High Tunnel Time

We have been busy the last few weeks with work in the high tunnels, since we are done planting for a few weeks. This week we started installing a new solar-powered pump station. We will use a solar-powered water pump to pump water from the river into our holding tanks. We ran all of the electrical and water line and will hopefully finish installing the unit this coming week. I will add pictures of the finished product and tell you about how it performs in an upcoming blog.

We have battled crab grass throughout our high tunnels, but we were able to knock it out rather quickly with a small front tine tiller. Unfortunately the same conditions that help our tomato plants grow also help the weeds to grow as well. We have driven our stakes for the tomato plants already and will be ready to tie them is a week or so.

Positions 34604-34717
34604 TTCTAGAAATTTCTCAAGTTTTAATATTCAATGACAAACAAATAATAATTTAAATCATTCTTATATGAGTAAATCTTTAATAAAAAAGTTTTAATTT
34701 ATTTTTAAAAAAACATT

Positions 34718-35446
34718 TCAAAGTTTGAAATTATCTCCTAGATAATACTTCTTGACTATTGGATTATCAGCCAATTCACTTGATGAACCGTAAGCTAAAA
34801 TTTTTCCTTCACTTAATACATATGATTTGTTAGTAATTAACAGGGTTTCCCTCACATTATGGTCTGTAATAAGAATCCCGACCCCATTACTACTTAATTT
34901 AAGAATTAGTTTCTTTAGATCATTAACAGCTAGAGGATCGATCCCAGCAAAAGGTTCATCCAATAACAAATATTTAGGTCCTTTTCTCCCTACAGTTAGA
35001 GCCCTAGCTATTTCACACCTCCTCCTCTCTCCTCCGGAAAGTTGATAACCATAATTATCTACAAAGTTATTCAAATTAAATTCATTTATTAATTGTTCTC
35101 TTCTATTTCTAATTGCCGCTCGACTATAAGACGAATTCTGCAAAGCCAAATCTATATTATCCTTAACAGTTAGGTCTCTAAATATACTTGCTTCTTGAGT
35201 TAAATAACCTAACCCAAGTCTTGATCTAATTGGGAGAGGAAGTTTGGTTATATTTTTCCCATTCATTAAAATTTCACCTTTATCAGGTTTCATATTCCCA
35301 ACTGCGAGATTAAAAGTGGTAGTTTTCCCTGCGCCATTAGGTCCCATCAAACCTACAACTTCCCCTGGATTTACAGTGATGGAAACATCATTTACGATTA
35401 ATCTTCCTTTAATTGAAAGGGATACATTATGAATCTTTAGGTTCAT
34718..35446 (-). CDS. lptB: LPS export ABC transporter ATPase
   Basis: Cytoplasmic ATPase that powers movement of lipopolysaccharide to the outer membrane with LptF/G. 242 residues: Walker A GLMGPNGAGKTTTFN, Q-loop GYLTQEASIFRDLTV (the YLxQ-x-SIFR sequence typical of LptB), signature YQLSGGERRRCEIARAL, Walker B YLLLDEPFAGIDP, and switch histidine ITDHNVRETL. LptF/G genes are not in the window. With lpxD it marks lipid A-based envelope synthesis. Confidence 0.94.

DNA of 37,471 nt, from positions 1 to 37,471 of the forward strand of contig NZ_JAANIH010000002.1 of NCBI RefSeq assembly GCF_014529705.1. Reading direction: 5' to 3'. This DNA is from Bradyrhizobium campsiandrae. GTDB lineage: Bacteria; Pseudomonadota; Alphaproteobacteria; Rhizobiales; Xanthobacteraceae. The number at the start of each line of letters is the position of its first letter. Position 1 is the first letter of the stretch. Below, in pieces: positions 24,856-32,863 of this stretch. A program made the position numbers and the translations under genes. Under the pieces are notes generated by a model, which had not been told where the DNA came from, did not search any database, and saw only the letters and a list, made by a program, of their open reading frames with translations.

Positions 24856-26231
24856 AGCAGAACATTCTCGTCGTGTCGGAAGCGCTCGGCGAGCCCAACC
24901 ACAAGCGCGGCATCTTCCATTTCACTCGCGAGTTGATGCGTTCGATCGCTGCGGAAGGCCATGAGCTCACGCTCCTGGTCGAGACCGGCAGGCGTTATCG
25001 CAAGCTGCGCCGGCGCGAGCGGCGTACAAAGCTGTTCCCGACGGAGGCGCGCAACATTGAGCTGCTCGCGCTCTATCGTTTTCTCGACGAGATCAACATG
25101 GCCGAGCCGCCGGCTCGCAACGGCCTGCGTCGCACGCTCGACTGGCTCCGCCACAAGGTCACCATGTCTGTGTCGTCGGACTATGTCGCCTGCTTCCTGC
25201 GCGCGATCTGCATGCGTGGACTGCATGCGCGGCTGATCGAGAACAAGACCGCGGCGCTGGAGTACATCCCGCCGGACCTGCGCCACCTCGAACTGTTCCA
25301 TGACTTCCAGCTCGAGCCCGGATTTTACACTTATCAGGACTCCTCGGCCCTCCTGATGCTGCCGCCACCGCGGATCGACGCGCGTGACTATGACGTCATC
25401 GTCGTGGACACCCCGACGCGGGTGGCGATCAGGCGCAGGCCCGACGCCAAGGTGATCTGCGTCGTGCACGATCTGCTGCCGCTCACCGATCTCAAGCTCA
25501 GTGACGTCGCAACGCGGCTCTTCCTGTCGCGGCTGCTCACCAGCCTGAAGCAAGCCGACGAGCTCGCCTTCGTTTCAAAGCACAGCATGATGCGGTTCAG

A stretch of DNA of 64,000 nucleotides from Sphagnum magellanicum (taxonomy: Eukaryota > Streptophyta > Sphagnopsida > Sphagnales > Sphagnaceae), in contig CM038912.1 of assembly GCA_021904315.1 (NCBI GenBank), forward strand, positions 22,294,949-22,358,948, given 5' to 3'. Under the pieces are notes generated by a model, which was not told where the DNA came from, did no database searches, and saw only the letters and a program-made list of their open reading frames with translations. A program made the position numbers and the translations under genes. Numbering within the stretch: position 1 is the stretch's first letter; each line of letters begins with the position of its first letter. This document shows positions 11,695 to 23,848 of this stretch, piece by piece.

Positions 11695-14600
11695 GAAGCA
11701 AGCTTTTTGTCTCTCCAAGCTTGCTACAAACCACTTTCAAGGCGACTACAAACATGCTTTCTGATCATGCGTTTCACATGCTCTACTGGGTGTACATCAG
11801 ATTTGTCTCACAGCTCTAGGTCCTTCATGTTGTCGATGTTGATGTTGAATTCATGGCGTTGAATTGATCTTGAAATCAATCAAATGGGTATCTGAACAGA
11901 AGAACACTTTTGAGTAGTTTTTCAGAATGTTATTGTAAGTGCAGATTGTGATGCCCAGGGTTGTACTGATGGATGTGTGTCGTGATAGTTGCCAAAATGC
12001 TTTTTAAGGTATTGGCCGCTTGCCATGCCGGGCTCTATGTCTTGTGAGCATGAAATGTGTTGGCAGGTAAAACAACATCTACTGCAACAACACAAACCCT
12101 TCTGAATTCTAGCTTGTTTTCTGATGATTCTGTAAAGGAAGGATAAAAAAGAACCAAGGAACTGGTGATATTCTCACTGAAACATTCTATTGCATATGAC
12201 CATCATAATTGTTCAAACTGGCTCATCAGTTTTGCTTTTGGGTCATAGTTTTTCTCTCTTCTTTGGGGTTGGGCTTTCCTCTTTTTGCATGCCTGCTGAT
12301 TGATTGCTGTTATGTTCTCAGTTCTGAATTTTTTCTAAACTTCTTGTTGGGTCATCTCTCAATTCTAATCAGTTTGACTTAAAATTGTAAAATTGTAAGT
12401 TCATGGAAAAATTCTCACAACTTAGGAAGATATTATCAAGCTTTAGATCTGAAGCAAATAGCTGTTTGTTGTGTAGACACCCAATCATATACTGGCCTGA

We picked up our tomato and pepper plants for the Grow Breathitt County project. The plants were grown by the local juvenile detention center. They have a greenhouse on site and use it as an opportunity to teach the kids. Those that help in greenhouse can earn all kinds of prizes. It is neat to be able to use locally grown plants and it is a big help. We will keep them in our greenhouse for a few weeks before distributing them to the families involve in the program.

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1 Comment

  1. Greta

    Hi. I hope you will let us know how well the high tunnels hold up. I am over in Letcher County. Everybody is building these things, but I am reluctant to build one, because I figure a bear would go by it sometime and rip a hole in the plastic to get into the food. Also, I am afraid that wind would rip the plastic off, or raccoons 3eat a hole in it. How sustainable are these things? I think I would just rather build a solid wood and glass greenhouse.

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